Sigmar Polke, Dschungel (Jungle), 1967 (est. $5-6.5 million, realized $9.2 million), via Sothebys.com
Sotheby’s evening sale of Contemporary art on Wednesday night brought this round of summer sales to a close and removed any lingering doubt about the art market’s recovery. Eighty-one of 88 lots offered brought in $174 million against a high estimate of $168.5 million and set a record for any auction the company has staged in London. The results were boosted by the inclusion of thirty-four works belonging to Count Christian Duerckheim, a German industrialist who collected German art religiously and often befriended artists he patronized. The Duerckheim lots, which had the benefit not just of quality and freshness but also storied provenance, were all sold during the first portion of the auction and fetched $97 million against a high estimate of $74 million. Leading the collection was Sigmar Polke‘s dotted Dschungel of 1967 which sold for $9.2 million and set the artist’s auction record.
As at Christie’s Tuesday night, top lot honors went to Francis Bacon. Crouching Nude – a painting of a nude woman in the artist’s contorted style – achieved a price close to its low estimate of $11 million. It sold for $11.8 million, or $13.3 million with fees.
A 1981 Basquiat expected to bring up to $11.5 million sold for $8.7 million. The sum, which includes fees, just surpassed the low estimate of $8.2 million and represented a small return on the $7.8 million it was purchased for in the boom year of 2007.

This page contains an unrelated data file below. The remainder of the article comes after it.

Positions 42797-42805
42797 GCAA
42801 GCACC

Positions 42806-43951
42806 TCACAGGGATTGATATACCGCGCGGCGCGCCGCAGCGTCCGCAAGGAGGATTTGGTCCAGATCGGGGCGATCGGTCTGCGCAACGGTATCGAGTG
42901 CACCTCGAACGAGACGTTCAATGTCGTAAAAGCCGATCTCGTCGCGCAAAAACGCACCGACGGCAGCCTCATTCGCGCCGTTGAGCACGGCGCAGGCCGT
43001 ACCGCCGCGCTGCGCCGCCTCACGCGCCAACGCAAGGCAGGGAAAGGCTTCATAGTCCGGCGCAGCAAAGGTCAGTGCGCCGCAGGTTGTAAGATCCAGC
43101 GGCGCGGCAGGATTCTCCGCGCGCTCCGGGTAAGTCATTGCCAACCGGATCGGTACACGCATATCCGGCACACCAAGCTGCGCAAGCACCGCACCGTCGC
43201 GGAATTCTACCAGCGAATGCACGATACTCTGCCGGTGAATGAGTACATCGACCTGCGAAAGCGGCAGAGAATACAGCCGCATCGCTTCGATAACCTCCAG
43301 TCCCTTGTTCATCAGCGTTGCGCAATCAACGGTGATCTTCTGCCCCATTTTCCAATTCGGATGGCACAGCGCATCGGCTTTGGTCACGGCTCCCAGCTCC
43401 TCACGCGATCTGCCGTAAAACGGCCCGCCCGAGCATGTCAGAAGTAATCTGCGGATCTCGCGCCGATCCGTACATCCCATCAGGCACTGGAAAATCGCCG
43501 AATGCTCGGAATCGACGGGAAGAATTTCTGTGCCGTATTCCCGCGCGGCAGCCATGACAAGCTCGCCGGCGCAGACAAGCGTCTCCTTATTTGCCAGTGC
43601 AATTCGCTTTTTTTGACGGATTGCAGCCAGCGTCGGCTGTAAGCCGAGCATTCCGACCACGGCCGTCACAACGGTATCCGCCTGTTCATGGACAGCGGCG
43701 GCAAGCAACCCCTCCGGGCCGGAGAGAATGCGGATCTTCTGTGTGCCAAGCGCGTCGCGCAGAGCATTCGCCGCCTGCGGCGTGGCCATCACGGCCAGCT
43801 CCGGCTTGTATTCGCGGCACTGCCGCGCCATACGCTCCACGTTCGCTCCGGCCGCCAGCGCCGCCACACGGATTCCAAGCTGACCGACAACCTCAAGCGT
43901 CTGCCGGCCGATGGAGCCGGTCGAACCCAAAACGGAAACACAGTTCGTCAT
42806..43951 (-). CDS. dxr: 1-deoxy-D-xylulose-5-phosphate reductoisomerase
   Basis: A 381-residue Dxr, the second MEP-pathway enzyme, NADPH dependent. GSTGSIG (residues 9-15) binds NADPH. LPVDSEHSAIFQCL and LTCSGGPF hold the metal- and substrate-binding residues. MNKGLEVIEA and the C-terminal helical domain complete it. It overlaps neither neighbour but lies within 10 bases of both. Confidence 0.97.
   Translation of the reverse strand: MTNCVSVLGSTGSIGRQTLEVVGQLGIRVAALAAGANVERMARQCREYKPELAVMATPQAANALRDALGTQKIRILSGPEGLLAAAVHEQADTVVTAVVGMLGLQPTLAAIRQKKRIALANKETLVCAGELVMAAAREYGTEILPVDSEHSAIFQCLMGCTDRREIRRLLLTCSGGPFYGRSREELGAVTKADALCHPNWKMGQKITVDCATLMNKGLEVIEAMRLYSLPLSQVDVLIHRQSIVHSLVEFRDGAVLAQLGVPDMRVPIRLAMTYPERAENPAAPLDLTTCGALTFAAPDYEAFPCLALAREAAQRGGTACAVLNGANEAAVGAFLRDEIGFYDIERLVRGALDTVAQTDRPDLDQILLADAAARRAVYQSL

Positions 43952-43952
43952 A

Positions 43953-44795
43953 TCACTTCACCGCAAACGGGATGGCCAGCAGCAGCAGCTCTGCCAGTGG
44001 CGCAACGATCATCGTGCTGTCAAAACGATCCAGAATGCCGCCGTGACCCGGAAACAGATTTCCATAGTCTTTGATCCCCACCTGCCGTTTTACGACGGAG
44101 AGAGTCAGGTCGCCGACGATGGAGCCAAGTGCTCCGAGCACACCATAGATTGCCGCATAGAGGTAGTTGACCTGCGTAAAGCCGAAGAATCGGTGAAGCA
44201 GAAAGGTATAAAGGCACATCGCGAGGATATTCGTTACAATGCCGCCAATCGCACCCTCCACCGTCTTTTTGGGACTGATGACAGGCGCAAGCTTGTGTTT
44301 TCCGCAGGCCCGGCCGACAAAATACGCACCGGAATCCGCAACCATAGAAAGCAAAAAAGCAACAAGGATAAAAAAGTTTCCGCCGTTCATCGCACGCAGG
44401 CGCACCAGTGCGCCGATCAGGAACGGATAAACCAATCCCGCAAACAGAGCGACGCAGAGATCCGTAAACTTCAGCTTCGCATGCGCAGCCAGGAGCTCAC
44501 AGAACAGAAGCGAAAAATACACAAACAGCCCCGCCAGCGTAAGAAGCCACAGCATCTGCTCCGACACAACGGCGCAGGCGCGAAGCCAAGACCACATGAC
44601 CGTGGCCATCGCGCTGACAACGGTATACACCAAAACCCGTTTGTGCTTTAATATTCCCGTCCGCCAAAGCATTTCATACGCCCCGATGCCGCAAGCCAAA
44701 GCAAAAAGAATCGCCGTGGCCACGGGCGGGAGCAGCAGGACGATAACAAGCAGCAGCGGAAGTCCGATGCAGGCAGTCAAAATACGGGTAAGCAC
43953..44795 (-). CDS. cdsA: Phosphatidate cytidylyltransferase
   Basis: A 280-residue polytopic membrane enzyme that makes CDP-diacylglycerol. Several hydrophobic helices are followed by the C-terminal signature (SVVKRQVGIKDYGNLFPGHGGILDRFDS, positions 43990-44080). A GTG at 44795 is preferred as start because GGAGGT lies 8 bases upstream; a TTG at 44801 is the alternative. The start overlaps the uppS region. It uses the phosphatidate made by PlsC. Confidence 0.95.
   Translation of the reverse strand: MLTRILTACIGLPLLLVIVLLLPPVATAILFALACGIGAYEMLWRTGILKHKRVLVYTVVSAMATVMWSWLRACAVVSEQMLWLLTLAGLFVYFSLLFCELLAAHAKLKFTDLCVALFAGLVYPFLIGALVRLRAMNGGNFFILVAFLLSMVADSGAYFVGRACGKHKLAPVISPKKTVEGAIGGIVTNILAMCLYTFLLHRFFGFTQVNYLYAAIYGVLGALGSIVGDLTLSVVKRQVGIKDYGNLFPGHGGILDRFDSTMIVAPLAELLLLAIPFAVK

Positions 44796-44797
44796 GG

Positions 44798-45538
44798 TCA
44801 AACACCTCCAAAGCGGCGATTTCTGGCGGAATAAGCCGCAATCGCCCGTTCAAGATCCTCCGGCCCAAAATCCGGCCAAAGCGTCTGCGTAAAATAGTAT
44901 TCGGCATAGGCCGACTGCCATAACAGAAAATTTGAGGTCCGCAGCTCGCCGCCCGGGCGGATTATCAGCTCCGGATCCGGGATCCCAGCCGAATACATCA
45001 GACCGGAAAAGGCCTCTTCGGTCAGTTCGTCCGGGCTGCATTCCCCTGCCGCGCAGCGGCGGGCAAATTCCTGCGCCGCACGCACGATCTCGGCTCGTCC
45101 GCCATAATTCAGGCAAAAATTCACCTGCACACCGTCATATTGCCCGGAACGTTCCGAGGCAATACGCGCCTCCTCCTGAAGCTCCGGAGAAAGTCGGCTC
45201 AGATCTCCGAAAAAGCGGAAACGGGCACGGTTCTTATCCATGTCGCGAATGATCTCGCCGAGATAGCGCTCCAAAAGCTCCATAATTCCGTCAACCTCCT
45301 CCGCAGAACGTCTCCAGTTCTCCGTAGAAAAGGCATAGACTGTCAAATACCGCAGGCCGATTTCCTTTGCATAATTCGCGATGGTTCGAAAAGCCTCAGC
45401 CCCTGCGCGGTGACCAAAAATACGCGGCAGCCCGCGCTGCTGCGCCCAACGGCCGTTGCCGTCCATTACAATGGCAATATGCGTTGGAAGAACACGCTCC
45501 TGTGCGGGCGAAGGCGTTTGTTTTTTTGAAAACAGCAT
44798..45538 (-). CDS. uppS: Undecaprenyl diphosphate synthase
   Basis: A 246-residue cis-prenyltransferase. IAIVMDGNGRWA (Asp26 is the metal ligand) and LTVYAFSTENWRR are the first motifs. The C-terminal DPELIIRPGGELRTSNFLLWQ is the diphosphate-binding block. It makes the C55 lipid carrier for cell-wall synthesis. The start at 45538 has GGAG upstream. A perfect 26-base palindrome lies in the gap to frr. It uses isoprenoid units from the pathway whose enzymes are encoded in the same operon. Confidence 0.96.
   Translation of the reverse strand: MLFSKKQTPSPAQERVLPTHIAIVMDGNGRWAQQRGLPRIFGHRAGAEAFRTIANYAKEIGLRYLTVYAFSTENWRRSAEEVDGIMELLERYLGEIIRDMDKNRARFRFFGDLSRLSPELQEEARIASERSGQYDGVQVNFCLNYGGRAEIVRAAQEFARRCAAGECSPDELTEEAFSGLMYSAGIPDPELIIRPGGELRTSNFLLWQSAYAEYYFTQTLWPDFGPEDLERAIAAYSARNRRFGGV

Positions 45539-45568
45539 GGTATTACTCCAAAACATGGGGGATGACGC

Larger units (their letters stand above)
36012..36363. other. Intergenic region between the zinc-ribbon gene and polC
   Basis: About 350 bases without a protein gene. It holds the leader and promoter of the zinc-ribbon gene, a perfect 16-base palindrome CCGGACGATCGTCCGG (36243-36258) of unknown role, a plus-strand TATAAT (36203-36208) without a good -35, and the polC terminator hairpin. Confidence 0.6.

Interest in the German works seemed to diminish Andy Warhol‘s role as auction king, at least (and most probably) temporarily. Estimates for two of the artists works placed them within the top five lots, but neither made the top five at the auction’s close. A portrait of rocker Debbie Harry that carried an estimate of $5.8-9 million fetched $6.2 million. More surprisingly, bidding stopped at $4.8 million for a 1962 Campbell’s soup can that was expected to bring at least $5.8 million. It was bought it.
Georg Baselitz, Spekulatius, 1965 (est. $3.3-5 million, realized $5.2 million), via Sothebys.com
The Duerckheim triumvirate of Gerhard Richter, Georg Baselitz, and Sigmar Polke commanded seven of the top ten prices. Two works by Richter estimated to bring up to about $3 million sold for more than twice that once fees were added. Madchen im Liegestuhl (Girl in Deckchair) fetched $6.5 million, and a sought-after color chart was purchased for $6.9 million. Georg Baselitz’s auction record was set when his frontal portrait of a man with an erection sold for $5.2 million.
This round of auctions confirmed what many suspected about the state of the art market. The money is there, but the squeeze of the recession has for the most part kept buyers discerning. The Impressionst & Modern and Contemporary departments will get busy again in the fall with the October sales in London and November sales in New York.
Sotheby’s Results [Sotheby's]
Strong Sales in London for Some German Artists [NYT]
Art Price Rise at $175 Million Sale Puts Contemporary Market Back at Peak [Bloomberg]
German Artists Sparked a Buying Blitz at Sotheby’s Record $174 Million London Contemporary Sale [ARTINFO]